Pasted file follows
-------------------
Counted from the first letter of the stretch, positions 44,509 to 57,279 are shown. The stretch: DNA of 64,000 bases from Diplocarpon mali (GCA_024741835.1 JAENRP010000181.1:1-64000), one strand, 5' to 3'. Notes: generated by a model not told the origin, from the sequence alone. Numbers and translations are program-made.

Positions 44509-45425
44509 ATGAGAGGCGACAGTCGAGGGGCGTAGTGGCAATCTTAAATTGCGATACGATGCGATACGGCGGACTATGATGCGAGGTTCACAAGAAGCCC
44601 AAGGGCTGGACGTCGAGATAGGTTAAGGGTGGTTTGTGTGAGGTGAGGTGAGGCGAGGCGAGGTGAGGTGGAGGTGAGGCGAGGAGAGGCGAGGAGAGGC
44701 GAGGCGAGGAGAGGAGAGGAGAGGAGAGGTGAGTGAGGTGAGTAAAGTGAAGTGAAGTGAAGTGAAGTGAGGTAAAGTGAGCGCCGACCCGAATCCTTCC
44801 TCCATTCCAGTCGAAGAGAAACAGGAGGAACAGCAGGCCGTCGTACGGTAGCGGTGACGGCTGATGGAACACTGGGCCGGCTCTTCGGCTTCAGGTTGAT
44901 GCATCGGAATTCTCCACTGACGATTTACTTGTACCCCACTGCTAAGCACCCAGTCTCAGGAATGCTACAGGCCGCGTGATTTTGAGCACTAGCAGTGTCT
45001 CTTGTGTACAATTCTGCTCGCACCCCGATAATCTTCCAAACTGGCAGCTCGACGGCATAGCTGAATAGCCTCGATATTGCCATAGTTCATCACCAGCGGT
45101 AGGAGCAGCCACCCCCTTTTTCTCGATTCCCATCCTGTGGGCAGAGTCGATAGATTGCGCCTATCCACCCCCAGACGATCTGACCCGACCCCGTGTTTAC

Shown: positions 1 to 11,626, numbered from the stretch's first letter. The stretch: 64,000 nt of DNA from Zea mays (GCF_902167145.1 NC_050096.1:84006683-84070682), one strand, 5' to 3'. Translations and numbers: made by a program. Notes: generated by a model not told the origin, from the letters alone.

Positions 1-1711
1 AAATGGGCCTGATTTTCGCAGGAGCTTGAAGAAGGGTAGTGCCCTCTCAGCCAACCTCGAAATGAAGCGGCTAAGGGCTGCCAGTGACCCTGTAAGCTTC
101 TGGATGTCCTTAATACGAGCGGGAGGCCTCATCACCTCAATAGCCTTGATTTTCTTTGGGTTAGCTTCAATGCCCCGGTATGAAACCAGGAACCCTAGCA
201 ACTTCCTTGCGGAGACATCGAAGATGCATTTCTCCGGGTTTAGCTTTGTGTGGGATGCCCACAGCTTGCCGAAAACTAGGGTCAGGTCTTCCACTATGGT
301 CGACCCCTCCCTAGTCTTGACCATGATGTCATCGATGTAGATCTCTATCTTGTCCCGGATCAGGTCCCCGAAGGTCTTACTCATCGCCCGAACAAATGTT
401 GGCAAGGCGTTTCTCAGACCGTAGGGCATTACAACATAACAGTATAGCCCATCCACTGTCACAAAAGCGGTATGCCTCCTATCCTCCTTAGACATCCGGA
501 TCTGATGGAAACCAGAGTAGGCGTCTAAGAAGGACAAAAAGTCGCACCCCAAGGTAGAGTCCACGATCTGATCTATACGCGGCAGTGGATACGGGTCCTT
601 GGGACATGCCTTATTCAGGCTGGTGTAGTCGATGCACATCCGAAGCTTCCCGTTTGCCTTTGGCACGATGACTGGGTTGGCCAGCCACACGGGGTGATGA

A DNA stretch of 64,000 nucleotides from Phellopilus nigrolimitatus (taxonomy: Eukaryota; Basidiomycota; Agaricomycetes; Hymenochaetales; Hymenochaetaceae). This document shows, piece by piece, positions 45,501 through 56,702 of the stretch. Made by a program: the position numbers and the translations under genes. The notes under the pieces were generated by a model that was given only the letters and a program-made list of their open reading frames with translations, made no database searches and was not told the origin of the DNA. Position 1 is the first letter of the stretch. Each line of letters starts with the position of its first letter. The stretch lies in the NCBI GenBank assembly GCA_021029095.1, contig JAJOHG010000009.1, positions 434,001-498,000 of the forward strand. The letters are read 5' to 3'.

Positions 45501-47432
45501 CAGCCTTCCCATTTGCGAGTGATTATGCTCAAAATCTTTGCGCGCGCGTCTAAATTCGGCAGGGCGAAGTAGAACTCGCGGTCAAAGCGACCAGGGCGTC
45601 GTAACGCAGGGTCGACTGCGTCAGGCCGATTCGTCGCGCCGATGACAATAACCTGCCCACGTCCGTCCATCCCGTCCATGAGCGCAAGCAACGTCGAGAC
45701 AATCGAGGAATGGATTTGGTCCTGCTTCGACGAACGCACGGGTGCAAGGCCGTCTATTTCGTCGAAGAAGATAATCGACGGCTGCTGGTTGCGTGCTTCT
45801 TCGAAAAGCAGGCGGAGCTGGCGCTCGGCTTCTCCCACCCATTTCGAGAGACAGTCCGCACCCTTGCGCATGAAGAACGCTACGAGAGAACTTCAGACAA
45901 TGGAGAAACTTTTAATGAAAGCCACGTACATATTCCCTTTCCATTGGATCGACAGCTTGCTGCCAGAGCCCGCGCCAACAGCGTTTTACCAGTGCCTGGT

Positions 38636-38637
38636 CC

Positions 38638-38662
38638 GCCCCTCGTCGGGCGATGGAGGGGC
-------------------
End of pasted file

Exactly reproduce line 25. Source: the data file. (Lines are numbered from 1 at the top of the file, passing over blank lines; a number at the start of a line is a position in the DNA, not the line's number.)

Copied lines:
45901 TGGAGAAACTTTTAATGAAAGCCACGTACATATTCCCTTTCCATTGGATCGACAGCTTGCTGCCAGAGCCCGCGCCAACAGCGTTTTACCAGTGCCTGGT